Exercising for Two: Prenatal Pilates

A major theme that runs throughout our blog posts is: Pilates is good for everybody! You might think that’s just a matter of opinion until, like our instructors, you see firsthand the broad spectrum of bodies we get to work with on a daily basis. Pilates is built to accommodate, which makes Pilates an ideal workout for people with special needs. One of the “special-est” of these needs is the dramatically changing figure that comes with pregnancy.

The majority of Pilates exercises are low-impact, and pose no problems to an expecting mother during the first trimester of pregnancy. In fact, this is an excellent time to practice Pilates. So many women complain of lower back pain as the belly blossoms and the weight of the growing fetus puts stress on the natural curvature of the spine. Pilates is famous for its emphasis on a strong core, and a well-developed powerhouse (from the top of the abs to bottom of the pelvis) will work to counterbalance the baby weight, keeping the spine in alignment.

Once the first trimester has passed, however, it quickly becomes impossible for a woman to lie on her stomach — say “see ya later” to swan exercises on the barrel, or long box exercises on the reformer! Doctors also recommend that women not lie on their backs for extended periods during the second and third trimesters, as this position restricts blood flow from the heart to the lower body. This can result in lightheadedness and numbness in mom, and oxygen deprivation in baby.

Remember, Joseph Pilates designed a fitness system that brilliantly adapts to unique bodies. Pilates exercises later in pregnancy are geared toward keeping the spine in alignment and strengthening the pelvic floor — no reformer necessary. Many of the classic “moves” can be modified to safe positions, such as sitting upright, kneeling, or lying on one’s side.

Pilates effectively prepares the body to handle major physical changes, but the benefits carry through to the moment the baby is born. Practice in breath control, concentration, and active mind-body awareness will all prove enormously helpful during labor. And thanks to that enhanced mind-body connection, a new mom will find herself able to “bounce back” quickly after her baby is born — more on that in an article next month!

Pilates can be a gentle and still a serious fitness system. At Dynamic Fitness, we do not permit expecting mothers to begin a Pilates routine if they have never studied Pilates before. And as with any form of exercise, we always recommend our pregnant trainees to consult with their healthcare providers before they pursue a Pilates regimen during pregnancy. That said, expecting mothers who have a grasp of Pilates fundamentals are warmly invited to continue training at Dynamic Fitness, guided by the expertise of our certified instructors. Feel free to call us at the studio for a consultation on Pilates exercise during pregnancy.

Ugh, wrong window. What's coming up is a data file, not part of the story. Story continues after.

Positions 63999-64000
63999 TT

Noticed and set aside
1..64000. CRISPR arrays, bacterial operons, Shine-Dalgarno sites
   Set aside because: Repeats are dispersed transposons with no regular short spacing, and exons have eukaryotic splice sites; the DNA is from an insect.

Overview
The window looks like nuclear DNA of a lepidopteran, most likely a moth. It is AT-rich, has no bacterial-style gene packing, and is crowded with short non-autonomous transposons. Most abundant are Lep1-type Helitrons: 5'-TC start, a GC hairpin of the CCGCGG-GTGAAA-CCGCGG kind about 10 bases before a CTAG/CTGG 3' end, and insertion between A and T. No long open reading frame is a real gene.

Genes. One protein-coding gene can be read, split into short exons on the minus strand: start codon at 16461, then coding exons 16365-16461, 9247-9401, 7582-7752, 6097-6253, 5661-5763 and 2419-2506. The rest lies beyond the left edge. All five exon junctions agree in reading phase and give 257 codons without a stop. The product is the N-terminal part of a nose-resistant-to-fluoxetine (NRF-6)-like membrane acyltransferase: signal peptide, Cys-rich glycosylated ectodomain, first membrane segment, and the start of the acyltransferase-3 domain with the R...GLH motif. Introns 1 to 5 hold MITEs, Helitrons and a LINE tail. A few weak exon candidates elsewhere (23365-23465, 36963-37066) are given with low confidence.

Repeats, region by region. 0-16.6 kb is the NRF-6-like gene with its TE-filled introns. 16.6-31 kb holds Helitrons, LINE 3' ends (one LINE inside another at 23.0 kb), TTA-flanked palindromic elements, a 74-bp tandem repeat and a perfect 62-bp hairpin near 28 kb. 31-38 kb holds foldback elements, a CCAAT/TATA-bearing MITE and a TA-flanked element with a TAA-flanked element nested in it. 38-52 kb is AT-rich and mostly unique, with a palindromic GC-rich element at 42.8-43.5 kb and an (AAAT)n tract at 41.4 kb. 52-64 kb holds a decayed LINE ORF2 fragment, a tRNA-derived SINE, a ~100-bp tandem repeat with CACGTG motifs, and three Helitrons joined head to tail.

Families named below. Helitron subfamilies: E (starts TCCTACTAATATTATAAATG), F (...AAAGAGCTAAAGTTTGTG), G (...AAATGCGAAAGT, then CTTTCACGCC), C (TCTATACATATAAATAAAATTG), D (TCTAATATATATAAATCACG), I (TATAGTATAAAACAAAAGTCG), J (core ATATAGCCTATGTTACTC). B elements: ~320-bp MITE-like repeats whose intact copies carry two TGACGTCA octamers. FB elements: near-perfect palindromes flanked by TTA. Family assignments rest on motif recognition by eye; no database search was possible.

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Pilates for Busy People (All of Us?) It's a given in our world: We are busy people. With 40-hour-a-week jobs, presentations to give, children's carpool lines and after-school activities, meals to prepare, bills to pay, cars to get fixed, houses to clean, laundry to fold -- you get the picture -- there's little time left to think about ourselves, our bodies, the way we move through the world. What if there were an activity you could fit into your busy schedule that would not only help you to stay in shape, but carry its benefits into your daily life, boosting your energy, confidence, and stamina so that you don't collapse in a heap on the bed after a full day?Well, there is! Even one Pilates studio session per week will leave you feeling invigorated, stronger, and more sane so that you can be your best self all week long.  Because the Pilates method requires focused attention, deep breathing, and whole-body engagement, busy people (let's face it, we're all busy) will reap its benefits. The mind-body connectionWhen Joseph Pilates said, "A body free from nervous tension and fatigue is the ideal shelter provided by nature for housing a well balanced mind, fully capable of successfully meeting all the complex problems of modern living," he was explaining how the Pilates method affects daily life. With regular Pilates practice, students become more aware of posture, breath, and core strength. Whether you're writing a memo at a desk or cooking dinner, you will begin to feel the proper way for your body to move throughout the day, a knowledge that retrains the mind to expect alignment and health. Frequency of workoutsExperts say that no matter what exercise you try, it's optimal to engage in it two to three times a week. The same is true for Pilates. Joseph Pilates said, "In 10 sessions you will feel the difference, in 20 you will see the difference and in 30 you will have a whole new body." Consistency of practice is important: Once a month at the Pilates studio will not only be less beneficial, but you'll get frustrated that you can't remember what you learned in your previous sessions. Workouts are designed as building blocks from beginner to advanced fitness levels. As they engage different levels of concentration -- from proper breathing, to specific muscle groups, to the flow from one exercise to another -- it's important to find a regular routine. Once a week will give you a boost. Two or three times a week will garner greater, and faster, change. What else can I do?When you can't get to the studio, what else might you do? Many Pilates instructors actually give their clients homework, often consisting simply of conscious practice in proper posture and breathing. Ask your instructor what you can do throughout the day to maintain your workout's benefits. You'll be surprised: You may not even have to leave your desk!Adding aerobic exercise is also beneficial -- even taking a brisk walk around the neighborhood after dinner can get your blood pumping, as will a jog. Adding stretches to your morning or before-bed routine can keep you aware and limber. Remember, physical exercise isn't just for people who don't have kids, careers, or lives outside the gym or studio. It's important for all of us to stay in physical, mental, and emotional shape so that our busy lives can feel enriching versus constantly exhausting. Pilates is an excellent way to bring your workout home with you, and to train your body to expect its benefits throughout the day.Love Is All Around: Kathy Remembers Romana Kryzanowska It's been almost eight months since the Pilates world, and the world at large, saw a brilliant light fade out in the passage of Romana Kryzanowska. She's admired by Pilates instructors across the globe for her unwavering devotion to the Pilates method, which she studied under Joseph Pilates himself, becoming a champion of the fitness system after his death.Over the course of decades, Romana taught countless clients; at the same time, she mentored and passed the classical Pilates legacy to hundreds of apprentices, many of whom have gone on to become the top Pilates instructors in the world. As the owner of Dynamic Fitness, Sarasota's original Pilates studio, I feel incredibly blessed to be a member of a generation of Pilates instructors who trained and obtained our certification under Romana.I clearly remember that day in 1996 when I first walked into Drago's Gym, the studio where Romana worked tirelessly to preserve the authentic, classical Pilates method. One end of the studio was full of aspiring gymnasts and circus artists who shared the studio, flying around in the air on trapeze swings and parallel bars. The reformers and other equipment originally designed by Joe Pilates stood in the middle of the studio. Where I'd expected a solemn temple to the revered fitness method, I entered an atmosphere of controlled chaos and vibrant energy.Romana was definitely the wellspring of that energy. An abundantly giving instructor, she was like a mother to the apprentices, pushing us hard to become the most competent, knowledgeable, and safety-minded teachers of the system she loved like life itself. Romana's true love of the work and her connection to Joe Pilates was apparent in everything she did.Romana was the embodiment of pure joie de vivre, and she taught us to play hard as well as work hard. When one of us made a big breakthrough, like performing our first teaser on the reformer, Romana would cry, "Caramba! Champagne!" And then the whole studio would toast a glass of sparkling wine.Indeed, there was nothing clinical about the way Romana taught Pilates. Her imagery had nothing to do with anatomy, but more with movement. Romana was a ballerina by training, and it was like she danced with the people she taught. With her intuitive way about teaching and about people, Romana could look at a body in front of her and know the right thing to do with that person. She painted pictures with her cues and helped each student find his or her own way through an exercise. Romana didn't just teach the Pilates method, but she taught her great love for it as well. I believe that's the reason why Pilates is so alive and strong today: Nobody else had the charisma to pass it to the next generation with so much passion. Nobody else could fuel it the way she did. At her memorial service in New York, hundreds of Romana's former students (now instructors) packed inside St. Patrick's Cathedral, some traveling from as far away as Australia to celebrate Romana's life and her memory. The last eulogist ended his commemoration with a question: "What did Romana always say?" Every single person in the church responded instantly: "Love is all around!" we shouted. That was Romana's mantra. You felt it when you were with her, and we certainly felt it at that moment. We are lucky -- the ones who worked with her, she left a little bit of her spirit with us. I feel she speaks through me sometimes in certain teaching moments in the studio. It gives me great joy every day to pass on her powerful insight, her compassion for students, and her zeal for classical Pilates.